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Images courtesy The New York Times
Desktop Factory to introduce 3D printer for $4,995 USD

3D printers have been around for industrial use roughly a decade, but they have been matched with outrageous price tags. The first models to hit the market were priced at about the same as a fully loaded Mercedes S-Class, while models today can be bought for about the price of a Honda Civic. The price erosion is expected to continue in the next few years with prices dropping below $5,000 USD by the end of 2007.

3D printers are already in use by doctors, dentists, architects and even the U.S. military. The high price tags of existing 3D printers may have not been a turn-off for the aforementioned group, but was completely out of reach for consumers.

Desktop Factory -- a company founded by IdeaLab --  is aiming to bring to market a consumer-oriented 3D printer this year for $4,995 USD while the cost of materials is expected to be $0.50 per cubic inch. "We are Easy-Bake Ovening a 3-D model," said IdeaLab chairman Bill Gross.

The Desktop Factory 3D will build models layer by layer from bottom to top. The models are constructed using nylon which is mixed with aluminum and glass and then hardened by heat. The Desktop Factory 3D printer will measure 25" x 20" x 20" and weighs less than 90 pounds. It can build 3D models up to 5" x 5" x 5" constructed of layers 0.010" thick.

"In the future, everyone will have a printer like this at home," Cornell University Professor Hod Lipson. "You can imagine printing a toothbrush, a fork, a shoe. Who knows where it will go from here?"

The possibilities are endless for the consumer according to Desktop Factory director of sales Joe Shenberger. "You could go to, download Barbie, scan your Mom’s head, slap the head on Barbie and print it out," said Shenberger. "You could have a true custom one-off toy."

"When laser printers cost more than $5,000, nobody knew they needed desktop publishing," added A. Michael Berman, CTO for Pasadena's Art Center College of Design. "The market for 3-D printing isn’t as big as for laser printers, but I do believe it is huge."

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By jay401 on 5/8/2007 2:47:32 PM , Rating: 2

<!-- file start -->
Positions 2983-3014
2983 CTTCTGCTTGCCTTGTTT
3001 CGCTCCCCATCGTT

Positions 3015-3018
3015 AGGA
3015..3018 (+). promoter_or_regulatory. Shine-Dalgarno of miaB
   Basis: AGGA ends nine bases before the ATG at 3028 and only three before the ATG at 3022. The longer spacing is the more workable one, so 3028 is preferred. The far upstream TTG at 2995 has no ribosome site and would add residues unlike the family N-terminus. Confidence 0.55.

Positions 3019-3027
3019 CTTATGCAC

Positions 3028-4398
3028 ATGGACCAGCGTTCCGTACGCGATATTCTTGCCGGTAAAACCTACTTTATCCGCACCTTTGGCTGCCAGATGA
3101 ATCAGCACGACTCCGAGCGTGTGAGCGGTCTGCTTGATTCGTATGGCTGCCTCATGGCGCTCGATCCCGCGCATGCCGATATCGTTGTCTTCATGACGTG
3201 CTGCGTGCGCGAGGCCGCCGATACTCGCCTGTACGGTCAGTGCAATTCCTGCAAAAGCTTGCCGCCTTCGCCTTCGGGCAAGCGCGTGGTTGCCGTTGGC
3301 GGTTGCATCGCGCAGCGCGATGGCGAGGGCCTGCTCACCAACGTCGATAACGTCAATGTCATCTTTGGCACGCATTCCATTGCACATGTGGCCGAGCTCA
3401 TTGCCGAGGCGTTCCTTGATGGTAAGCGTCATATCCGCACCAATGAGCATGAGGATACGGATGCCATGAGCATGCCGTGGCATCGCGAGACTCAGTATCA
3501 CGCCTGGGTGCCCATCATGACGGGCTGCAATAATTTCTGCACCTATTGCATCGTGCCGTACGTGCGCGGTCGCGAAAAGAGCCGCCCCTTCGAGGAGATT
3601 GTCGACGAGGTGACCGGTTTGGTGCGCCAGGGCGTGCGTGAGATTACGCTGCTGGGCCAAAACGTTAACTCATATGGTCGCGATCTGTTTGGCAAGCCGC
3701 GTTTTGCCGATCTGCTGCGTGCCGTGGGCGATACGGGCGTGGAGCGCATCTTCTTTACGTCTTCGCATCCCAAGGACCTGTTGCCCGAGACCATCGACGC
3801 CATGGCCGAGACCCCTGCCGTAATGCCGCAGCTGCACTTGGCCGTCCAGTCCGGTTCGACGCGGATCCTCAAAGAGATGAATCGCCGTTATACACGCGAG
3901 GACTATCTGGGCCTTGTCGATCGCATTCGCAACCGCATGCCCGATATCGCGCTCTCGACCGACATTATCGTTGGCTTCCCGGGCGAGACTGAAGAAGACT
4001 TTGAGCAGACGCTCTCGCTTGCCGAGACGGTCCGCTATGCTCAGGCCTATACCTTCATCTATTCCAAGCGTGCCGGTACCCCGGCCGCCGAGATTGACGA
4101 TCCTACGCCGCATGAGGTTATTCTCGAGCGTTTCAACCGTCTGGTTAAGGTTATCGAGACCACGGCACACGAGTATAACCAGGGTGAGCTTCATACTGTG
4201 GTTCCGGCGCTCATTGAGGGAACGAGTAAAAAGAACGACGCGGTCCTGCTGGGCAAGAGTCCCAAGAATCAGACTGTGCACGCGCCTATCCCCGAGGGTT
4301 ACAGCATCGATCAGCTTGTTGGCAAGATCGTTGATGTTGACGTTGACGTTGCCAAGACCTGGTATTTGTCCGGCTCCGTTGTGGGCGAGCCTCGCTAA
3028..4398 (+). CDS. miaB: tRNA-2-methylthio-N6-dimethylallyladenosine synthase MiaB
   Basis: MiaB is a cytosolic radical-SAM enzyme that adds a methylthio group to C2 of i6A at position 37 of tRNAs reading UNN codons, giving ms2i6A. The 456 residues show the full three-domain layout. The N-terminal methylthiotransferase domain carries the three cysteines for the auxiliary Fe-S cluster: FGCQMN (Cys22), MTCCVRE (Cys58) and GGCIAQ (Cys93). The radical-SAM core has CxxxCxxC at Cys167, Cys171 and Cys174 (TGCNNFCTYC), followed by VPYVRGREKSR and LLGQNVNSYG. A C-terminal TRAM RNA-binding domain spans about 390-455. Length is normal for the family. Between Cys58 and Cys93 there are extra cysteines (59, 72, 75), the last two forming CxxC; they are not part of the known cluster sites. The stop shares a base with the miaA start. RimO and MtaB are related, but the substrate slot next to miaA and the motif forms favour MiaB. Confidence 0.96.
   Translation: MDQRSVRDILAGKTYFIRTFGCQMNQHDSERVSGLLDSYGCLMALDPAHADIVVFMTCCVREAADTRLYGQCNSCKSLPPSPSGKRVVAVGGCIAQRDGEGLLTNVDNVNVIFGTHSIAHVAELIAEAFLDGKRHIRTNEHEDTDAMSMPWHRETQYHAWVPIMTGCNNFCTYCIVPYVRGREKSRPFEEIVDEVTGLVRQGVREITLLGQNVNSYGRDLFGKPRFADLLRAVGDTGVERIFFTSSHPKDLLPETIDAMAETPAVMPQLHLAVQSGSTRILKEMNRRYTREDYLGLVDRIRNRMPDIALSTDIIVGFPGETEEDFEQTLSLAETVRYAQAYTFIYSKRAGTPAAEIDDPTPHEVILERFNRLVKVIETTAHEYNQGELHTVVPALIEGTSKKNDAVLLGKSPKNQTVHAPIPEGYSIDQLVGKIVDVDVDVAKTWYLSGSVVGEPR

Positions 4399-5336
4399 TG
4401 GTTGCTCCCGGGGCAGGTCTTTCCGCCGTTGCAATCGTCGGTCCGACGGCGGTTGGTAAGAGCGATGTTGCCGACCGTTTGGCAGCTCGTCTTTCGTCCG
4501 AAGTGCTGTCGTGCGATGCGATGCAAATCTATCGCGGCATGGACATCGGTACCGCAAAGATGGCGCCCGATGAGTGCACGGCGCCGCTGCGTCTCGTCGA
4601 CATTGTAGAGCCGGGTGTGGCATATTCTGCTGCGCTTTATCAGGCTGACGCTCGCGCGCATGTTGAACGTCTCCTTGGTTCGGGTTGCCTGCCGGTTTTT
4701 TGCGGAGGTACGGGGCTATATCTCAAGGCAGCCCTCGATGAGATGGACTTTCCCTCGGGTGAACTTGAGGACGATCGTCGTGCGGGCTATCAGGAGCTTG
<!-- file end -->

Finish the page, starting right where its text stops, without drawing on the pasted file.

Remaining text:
I'm ignorant of the concept... is this thing able to manipulate a piece of paper like origami and shape it into things in addition to coloring it in? Or do you stick an object inside it and it "paints" it for you?

*scratches head*

RE: help
By darkpaw on 5/8/2007 2:52:45 PM , Rating: 1
Think of it more like sculpting. You put in the raw material and provide a 3d model (autocad or whatever format it takes) and it carves it for your. At least thats how the one I've seen works. Its mostly for prototyping purposes atm.

RE: help
By jay401 on 5/8/2007 4:01:35 PM , Rating: 2
ohhh okay cool so it's sorta like those big CNC lathing machines they use to make aluminum wheels and such. Cool.
The term "printer" is sorta misleading.

RE: help
By glennpratt on 5/8/2007 7:07:08 PM , Rating: 4
The term "printer" is sorta misleading.

No, it isn't. This doesn't sculpt, it builds using a laser moving over the raw material - not unlike an ink jet print head, some even have ink jets for coloring - and building an object one thin layer at a time, from the bottom up. A layer is built, more material is spread over it, then a layer is built. When it's done you have an object buried in raw material.

Here's an example:

RE: help
By Justin Case on 5/8/2007 7:37:15 PM , Rating: 3
No, it's not. There's no sculpting involved. The material (ex., a plastic powder) is hardened one "slice" at a time, sort of like a 3D bitmap (made from a 3D model).

It's really a lot like a printer with "thick" ink.

This kind of device is also used for industrial "fast prototyping", but it's not the same as a CNC lathe.

RE: help
By Shoal07 on 5/8/2007 2:59:00 PM , Rating: 2
The Desktop Factory 3D will build models layer by layer from bottom to top. The models are constructed using nylon which is mixed with aluminum and glass and then hardened by heat.

Did you read the article?

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